HC Deb 12 March 1851 vol 114 cc1268-92

Order for Second Reading read.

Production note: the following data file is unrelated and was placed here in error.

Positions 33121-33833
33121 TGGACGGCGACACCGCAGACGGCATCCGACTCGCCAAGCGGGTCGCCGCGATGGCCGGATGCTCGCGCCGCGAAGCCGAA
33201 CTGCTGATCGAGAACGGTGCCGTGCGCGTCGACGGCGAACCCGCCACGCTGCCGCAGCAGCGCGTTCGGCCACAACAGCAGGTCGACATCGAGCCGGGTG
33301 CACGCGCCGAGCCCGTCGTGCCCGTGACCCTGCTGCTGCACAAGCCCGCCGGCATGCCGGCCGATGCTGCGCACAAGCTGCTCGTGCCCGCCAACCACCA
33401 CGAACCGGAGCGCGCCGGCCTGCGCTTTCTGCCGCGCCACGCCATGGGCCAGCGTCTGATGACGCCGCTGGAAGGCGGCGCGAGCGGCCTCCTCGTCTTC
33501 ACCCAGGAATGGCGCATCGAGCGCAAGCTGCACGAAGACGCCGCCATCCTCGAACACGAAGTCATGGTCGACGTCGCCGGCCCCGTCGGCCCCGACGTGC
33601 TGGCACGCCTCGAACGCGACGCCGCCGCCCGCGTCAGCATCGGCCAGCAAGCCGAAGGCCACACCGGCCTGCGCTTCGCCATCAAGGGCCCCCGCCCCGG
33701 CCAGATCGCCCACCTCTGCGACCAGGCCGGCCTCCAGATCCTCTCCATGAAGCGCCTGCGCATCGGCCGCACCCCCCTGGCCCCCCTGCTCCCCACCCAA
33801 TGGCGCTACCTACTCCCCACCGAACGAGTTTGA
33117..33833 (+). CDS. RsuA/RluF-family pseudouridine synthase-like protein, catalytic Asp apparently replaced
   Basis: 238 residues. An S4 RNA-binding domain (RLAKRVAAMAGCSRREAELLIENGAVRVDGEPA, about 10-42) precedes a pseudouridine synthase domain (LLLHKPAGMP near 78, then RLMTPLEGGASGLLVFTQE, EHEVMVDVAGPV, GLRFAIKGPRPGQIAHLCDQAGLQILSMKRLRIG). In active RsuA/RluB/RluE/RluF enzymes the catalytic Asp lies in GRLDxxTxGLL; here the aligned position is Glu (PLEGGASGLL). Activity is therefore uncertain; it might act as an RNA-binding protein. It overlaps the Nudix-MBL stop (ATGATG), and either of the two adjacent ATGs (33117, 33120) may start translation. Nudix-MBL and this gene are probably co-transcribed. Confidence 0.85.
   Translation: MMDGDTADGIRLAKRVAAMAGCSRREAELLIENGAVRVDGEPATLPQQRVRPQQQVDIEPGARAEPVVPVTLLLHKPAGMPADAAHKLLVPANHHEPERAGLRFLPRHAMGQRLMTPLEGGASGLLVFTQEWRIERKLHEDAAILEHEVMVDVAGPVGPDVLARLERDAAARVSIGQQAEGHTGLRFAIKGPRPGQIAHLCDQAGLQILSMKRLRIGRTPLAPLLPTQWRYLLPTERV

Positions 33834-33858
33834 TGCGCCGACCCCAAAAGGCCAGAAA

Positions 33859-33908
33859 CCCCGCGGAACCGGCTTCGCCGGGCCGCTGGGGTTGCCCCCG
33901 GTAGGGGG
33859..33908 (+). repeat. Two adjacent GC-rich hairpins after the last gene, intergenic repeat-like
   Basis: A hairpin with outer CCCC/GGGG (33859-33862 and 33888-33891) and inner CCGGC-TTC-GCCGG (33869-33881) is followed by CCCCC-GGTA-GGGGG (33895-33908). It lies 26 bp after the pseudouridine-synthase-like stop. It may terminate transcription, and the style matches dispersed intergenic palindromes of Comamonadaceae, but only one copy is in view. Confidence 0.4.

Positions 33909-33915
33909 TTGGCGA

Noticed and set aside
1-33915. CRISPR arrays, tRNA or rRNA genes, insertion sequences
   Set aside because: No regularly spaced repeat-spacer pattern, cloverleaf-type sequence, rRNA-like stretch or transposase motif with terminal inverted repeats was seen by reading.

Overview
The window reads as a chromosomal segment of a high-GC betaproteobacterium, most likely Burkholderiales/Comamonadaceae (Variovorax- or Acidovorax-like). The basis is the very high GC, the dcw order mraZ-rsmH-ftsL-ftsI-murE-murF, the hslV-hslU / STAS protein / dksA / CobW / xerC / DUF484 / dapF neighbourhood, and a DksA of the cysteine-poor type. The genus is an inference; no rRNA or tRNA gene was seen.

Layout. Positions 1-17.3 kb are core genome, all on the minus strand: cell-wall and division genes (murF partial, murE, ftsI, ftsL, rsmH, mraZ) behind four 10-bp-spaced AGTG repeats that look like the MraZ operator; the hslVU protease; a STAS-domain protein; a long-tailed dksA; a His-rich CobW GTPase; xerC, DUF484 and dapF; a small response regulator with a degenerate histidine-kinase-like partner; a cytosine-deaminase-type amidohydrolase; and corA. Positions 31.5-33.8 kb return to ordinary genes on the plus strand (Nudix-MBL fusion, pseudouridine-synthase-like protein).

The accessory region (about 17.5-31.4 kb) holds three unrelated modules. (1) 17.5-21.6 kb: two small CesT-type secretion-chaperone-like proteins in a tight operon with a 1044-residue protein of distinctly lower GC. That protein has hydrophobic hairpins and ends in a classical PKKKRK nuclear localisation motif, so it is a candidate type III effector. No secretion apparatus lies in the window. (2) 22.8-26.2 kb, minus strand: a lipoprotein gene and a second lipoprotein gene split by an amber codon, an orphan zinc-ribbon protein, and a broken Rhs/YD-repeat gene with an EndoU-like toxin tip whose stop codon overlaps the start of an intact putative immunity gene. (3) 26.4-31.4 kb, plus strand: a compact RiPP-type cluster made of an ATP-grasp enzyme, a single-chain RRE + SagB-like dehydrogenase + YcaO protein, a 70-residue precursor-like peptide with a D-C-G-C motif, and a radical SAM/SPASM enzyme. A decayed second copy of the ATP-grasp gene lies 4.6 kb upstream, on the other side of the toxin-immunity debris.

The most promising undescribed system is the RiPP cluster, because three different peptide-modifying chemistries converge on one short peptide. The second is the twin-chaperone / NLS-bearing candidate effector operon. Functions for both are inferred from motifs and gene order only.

in moving the Second Reading of the County Rates and Expenditure Bill, said, that he would content himself on that occasion with explaining to the House the position in which the question stood, without entering at any length into details concerning the plan embodied in the Bill. The subject was already well known to the House, and was fully discussed last Session. The Bill proposed to enable the ratepayers in counties to take some share in the control of county expenditure, and in the assessing of county rates. That was a constitutional principle, and the object of the Bill was to carry that constitutional principle into effect in a practical and working manner. The Bill of last Session had been read a second time without a division, and was then referred to a Select Committee. That Select Committee took what some thought a rather unusual course, that of rejecting the whole of the Bill except the first clause. But in agreeing to that first clause, they agreed to the principle that county financial boards should be established, and that the ratepayers should have a voice in the county assessment, and in the county expenditure. The investigation of the Committee was also useful in enabling the promoters of the Bill to correct many of its imperfections, and to improve its details. The plan of the Bill was founded on the report of the Committee, of which Mr. Speaker was a Member, and which recommended that county boards should be established, composed partly of magistrates and partly of the representatives of the ratepayers. The hon. Member for Montrose had introduced more than one Bill on this matter, and by his last measure he proposed that the component parts of the boards should be two-thirds representatives of the ratepayers, and one-third magistrates. The plan proposed in the Bill before the House was, that the boards should consist of one-half magistrates and one-half representatives of the ratepayers. There had been a misapprehension in the minds of magistrates, that it was intended to charge them with having neglected their duties, and to cast a reflection on their magisterial boards. But he had no such object. The Bill had been supported by petitions representing no particular parties or opinions. There were 214 petitions, and though the number of signatures to them was not large, in consequence of a great many of them being signed by the boards of guardians, on behalf of the ratepayers, they ought to have much weight with the House. Many desirable alterations had been made in the measure since last year; but these were matters of detail to be properly considered in Committee. The appointment of guardians was no longer part of the Bill, and the justices would be elected at the quarter-sessions, and not by the board of guardians; and the board of guardians would not be required to elect out of their own body, but might select any ratepayer.